Texas potter James Watkins tells of the past experiences and current influences affecting his work in the profile beginning on page 46.
Both Sandy Brown (shown in her studio in South Molton, Devon, England) and husband Takeshi Yasuda “came to pottery largely by accident,” yet now they produce “some of the most vital ceramic work in Britain today,” says author Tony Birks.
Shown stoking the anagama at his studio, politically active Norwegian artist Torbjorn Kvasbo hopes to “create subdued and plain-spoken pieces that will promote contemplation.”
Connecticut artist Elizabeth MacDonald; for the past ten years, much of her time has been spent on handmade tile murals.
Florida artist Christine Federighi uses two electric kilns stacked one on top of the other to low fire columnar sculpture infused with personal figure and house symbols.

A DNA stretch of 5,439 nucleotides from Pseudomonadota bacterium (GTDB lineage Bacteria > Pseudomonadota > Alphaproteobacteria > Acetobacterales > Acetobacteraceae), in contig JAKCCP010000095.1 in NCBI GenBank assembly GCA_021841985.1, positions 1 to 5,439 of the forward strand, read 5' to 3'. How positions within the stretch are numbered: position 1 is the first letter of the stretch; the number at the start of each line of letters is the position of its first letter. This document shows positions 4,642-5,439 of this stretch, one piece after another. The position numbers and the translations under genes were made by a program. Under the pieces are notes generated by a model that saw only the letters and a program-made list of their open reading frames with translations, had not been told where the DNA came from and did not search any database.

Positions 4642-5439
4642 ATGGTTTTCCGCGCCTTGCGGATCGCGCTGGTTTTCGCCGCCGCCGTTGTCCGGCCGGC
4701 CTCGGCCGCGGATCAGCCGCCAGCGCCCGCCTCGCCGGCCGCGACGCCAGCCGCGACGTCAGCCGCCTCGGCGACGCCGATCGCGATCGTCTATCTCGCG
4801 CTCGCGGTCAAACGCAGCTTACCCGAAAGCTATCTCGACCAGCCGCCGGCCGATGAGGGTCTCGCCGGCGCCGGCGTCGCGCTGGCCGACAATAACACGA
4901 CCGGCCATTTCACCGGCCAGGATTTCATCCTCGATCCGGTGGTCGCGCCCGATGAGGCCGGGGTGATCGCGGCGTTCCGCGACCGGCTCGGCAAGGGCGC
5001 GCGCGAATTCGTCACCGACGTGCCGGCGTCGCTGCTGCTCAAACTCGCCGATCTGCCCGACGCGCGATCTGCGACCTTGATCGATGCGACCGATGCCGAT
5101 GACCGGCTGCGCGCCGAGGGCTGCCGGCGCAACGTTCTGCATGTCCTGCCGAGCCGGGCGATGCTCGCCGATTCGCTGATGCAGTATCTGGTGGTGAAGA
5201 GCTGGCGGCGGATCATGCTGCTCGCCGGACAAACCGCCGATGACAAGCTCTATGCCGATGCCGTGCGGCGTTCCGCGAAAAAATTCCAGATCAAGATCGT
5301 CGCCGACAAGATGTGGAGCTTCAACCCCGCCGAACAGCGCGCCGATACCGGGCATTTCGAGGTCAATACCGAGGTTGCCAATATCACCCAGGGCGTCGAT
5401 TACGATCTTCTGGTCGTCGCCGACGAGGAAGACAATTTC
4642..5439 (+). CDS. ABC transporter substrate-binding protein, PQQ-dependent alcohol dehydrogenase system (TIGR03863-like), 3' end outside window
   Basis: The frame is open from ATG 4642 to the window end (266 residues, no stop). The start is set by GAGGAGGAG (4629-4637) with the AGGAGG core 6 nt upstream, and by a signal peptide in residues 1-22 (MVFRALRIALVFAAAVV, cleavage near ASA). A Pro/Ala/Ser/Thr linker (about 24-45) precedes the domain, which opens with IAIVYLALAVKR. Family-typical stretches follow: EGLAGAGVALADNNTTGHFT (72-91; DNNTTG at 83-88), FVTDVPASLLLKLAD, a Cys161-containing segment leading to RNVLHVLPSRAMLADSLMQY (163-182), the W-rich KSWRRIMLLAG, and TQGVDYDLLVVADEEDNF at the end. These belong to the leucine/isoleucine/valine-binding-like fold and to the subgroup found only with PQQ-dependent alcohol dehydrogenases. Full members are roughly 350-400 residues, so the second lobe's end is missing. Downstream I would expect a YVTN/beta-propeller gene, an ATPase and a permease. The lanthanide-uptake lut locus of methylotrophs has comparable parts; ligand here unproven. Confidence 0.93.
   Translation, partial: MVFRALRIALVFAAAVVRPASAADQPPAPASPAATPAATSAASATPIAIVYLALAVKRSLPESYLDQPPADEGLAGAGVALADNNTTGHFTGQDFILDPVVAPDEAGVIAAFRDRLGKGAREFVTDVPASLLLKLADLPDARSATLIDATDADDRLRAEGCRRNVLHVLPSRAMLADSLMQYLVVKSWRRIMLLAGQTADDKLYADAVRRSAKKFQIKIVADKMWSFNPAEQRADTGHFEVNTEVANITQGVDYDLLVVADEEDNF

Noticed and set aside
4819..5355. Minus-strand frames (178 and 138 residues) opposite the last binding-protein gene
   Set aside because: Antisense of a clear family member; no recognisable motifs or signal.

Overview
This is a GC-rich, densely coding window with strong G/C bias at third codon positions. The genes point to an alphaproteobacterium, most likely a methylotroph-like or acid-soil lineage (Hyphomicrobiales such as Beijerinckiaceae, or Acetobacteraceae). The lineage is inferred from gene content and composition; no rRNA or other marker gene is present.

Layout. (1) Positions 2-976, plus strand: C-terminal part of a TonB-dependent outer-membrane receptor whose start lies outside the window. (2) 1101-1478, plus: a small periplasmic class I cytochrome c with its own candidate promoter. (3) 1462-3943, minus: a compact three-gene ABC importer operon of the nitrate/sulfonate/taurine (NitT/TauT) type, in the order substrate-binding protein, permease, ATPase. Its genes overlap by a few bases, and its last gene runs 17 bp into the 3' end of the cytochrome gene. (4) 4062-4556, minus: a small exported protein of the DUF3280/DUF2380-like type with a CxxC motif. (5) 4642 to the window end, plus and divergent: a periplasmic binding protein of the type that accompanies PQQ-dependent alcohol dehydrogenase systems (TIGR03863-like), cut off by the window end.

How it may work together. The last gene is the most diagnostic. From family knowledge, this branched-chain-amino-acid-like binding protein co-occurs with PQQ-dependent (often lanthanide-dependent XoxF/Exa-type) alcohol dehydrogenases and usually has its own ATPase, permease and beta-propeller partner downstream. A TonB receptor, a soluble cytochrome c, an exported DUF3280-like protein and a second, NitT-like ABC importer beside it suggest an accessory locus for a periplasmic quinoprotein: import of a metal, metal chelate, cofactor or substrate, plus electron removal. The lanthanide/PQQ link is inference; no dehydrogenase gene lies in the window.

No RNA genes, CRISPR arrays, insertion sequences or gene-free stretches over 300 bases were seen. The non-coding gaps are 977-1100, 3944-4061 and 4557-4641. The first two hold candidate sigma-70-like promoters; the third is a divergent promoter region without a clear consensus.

Tatsuzo Shimaoka at the firemouth of a four-chambered climbing kiln at his studio in Mashiko. One of Japan’s most successful potters, Shimaoka talks about his life and work in the revealing autobiography beginning on page 45.
Texas potter Harding Black outside his San Antonio studio, circa 1963. Recognized as “a master of glazes” (he ran 10,000 tests in one 15-year period), Black talks freely about his 60-year ceramics career.
Rather than lifting fragile raku ware from the kiln for postfiring reduction, Brazilian potter Sara Carone simply removes the kiln’s fiber lid, throws in dry sawdust and lowers a steel-drum reduction chamber.
Firing “Gasp,” a site sculpture addressing humanity’s fragile relationship with the earth, by Joseph Mannino, Pittsburgh.
Los Angeles artist David Roesler uses inlaid slip to produce intricate patterns on his slab-built earthenware boxes.